This is very cool: it’s a visualization of the Moon’s changing phases and libration throughout the year, made by NASA’s Goddard Space Flight Center Visualization Studio. They’ve done these several times in the past and this is the latest one for the upcoming year 2015.
For accuracy you just can’t beat it: the global terrain map you see in the rendering was made with actual images and measurements of the lunar surface obtained by the Lunar Reconnaissance Orbiter’s LROC camera and laser altimeter. It’s the most detailed video of the Moon’s surface available!
So you know about phases, but why is the Moon rocking back and forth like that? That’s due to the libration I mentioned –read more below:
According to a GSFC description:
The Moon always keeps the same face to us, but not exactly the same face. Because of the tilt and shape of its orbit, we see the Moon from slightly different angles over the course of a month. When a month is compressed into 24 seconds, as it is in this animation, our changing view of the Moon makes it look like it’s wobbling. This wobble is called libration.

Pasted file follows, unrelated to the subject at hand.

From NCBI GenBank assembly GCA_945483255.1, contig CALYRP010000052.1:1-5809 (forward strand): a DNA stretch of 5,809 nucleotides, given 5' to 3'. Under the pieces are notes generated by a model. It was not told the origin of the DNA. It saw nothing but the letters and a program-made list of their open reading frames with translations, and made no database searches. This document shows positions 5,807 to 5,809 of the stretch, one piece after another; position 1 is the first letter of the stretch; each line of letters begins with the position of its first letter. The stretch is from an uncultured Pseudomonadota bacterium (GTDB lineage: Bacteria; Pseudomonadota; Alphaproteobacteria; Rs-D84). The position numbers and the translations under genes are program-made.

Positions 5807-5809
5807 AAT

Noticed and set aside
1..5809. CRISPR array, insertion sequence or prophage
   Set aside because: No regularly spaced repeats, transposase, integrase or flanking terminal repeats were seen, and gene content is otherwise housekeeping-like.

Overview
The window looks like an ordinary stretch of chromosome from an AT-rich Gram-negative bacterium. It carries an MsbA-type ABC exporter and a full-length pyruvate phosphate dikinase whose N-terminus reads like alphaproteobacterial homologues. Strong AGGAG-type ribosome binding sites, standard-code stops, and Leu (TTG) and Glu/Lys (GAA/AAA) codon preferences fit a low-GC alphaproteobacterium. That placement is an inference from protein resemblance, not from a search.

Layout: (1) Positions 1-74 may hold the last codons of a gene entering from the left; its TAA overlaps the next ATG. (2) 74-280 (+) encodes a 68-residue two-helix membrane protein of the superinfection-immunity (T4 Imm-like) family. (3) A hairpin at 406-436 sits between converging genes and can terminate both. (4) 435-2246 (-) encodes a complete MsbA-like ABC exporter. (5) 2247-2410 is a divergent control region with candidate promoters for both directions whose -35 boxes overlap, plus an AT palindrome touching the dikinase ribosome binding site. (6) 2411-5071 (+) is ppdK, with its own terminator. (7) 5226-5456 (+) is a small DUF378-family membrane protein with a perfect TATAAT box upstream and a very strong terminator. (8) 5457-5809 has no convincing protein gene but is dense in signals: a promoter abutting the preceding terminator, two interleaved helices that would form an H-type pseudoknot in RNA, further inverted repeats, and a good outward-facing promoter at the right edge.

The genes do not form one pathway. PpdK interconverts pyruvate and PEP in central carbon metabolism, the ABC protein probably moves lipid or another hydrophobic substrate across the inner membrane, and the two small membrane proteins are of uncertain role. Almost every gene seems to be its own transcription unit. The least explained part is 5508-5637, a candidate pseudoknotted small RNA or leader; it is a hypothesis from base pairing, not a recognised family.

The word comes from the Latin for “balance scale” (as does the name of the zodiac constellation Libra) and refers to the way such a scale tips up and down on alternating sides. The sub-Earth point gives the amount of libration in longitude and latitude. The sub-Earth point is also the apparent center of the Moon’s disk and the location on the Moon where the Earth is directly overhead.
And there are other movements of our Moon too:
The Moon is subject to other motions as well. It appears to roll back and forth around the sub-Earth point. The roll angle is given by the position angle of the axis, which is the angle of the Moon’s north pole relative to celestial north. The Moon also approaches and recedes from us, appearing to grow and shrink. The two extremes, called perigee (near) and apogee (far), differ by more than 10%.
The video above shows the view seen by observers in the northern hemisphere. For all you southies, a different view is shown below:
To learn more about these visualizations or to see what the Moon will look like at any hour in 2015, click here.
Note: these videos do not include eclipses and/or poor viewing conditions. If it’s cloudy on March 3 don’t blame NASA. 😉